## A random Golden Ratio Appears!

Well, we all make errors once in a while, but sometimes they’re more interesting than others. So I inadvertently forgot a square in a calculation and the series suddenly started converging, to the most beautiful of convergences of all: $\phi$. So, let’s see how I got the golden ratio to emerge from a broken algorithm.

First, I wrote the recurrence as (remember, I forgot a square out somewhere): $r(n)=\begin{cases}1&\text{if }n\leqslant{}1\\\sqrt{1+r(n-1)}&\text{otherwise}\end{cases}$

The first few terms of the series: $1=\sqrt{1}$, $\sqrt{1+\sqrt{1}}$, $\sqrt{1+\sqrt{1+\sqrt{1}}}$, $\sqrt{1+\sqrt{1+\sqrt{1+\sqrt{1}}}}$, $\sqrt{1+\sqrt{1+\sqrt{1+\sqrt{1+\sqrt{1}}}}}$, $\sqrt{1+\sqrt{1+\sqrt{1+\sqrt{1+\sqrt{1+\sqrt{1}}}}}}$, $\sqrt{1+\sqrt{1+\sqrt{1+\sqrt{1+\sqrt{1+\sqrt{1+\sqrt{1}}}}}}}$,…

and if you plot them, you see that they do converge rapidly: And the value 1.61-ish should be familiar. Could it converge to the golden ratio, $\displaystyle\phi=\frac{1+\sqrt{5}}{2}$ ?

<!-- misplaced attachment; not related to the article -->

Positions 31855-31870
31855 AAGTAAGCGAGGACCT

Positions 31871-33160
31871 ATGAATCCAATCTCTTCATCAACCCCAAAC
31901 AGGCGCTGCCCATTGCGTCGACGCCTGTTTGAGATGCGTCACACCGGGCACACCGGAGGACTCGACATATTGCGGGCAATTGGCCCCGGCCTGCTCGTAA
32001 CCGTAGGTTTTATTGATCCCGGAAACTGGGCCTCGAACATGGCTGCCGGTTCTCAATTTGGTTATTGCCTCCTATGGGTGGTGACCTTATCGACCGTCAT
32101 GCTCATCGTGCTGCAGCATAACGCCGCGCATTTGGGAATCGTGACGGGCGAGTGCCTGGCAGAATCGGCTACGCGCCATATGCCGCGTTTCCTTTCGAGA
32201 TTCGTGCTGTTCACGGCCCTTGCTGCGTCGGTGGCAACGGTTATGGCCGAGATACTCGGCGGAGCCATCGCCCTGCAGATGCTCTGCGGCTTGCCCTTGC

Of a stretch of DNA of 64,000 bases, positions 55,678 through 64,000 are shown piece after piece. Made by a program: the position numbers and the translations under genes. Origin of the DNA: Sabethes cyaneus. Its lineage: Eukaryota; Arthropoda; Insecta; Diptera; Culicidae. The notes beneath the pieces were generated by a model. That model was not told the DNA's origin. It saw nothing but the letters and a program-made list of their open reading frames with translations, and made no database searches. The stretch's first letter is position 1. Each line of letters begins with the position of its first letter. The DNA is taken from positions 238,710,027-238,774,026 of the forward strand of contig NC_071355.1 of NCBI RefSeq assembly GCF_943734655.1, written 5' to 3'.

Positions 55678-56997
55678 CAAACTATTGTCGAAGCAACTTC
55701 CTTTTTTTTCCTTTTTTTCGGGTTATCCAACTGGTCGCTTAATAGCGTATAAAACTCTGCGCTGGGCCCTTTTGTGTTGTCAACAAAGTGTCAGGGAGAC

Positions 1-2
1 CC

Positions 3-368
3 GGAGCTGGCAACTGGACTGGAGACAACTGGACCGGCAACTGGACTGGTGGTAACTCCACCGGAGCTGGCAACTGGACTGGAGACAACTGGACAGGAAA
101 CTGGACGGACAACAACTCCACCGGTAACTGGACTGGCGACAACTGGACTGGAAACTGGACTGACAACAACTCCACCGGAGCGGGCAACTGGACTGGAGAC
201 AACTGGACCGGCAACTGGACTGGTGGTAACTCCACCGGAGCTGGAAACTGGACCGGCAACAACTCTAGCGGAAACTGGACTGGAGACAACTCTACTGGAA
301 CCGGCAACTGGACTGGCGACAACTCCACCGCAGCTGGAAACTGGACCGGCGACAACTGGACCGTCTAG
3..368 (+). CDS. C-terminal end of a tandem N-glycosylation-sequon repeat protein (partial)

Well, numerically it does. Very quickly. The following log-plot shows the error $\phi-r(n)$: Empirically, we are now fairly convinced that the limit of $r(n)$ as $n$ goes to infinity is $\phi$. Can we show it algebraically? Yes! And, no, it wont be überschmerzlich1.

Let $x=\sqrt{1+\sqrt{1+\sqrt{1+\cdots}}}$

Let’s square it, and see what happens: $x^2=1+\sqrt{1+\sqrt{1+\sqrt{1+\cdots}}}$

So it’s… $x^2=1+x$

and we find that the unique $x$ that satisfies the above equation is $\displaystyle x=\phi=\frac{1+\sqrt{5}}{2}$

and therefore, $\lim_{n\to\infty} r(n)=\phi$.

1 Superpainful.

### One Response to A random Golden Ratio Appears!

1. El corte de Leones | Harder, Better, Faster, Stronger says:

[…] with an infinite number of layer, for that, we would need to use another process, maybe like the wild golden ratio of last […]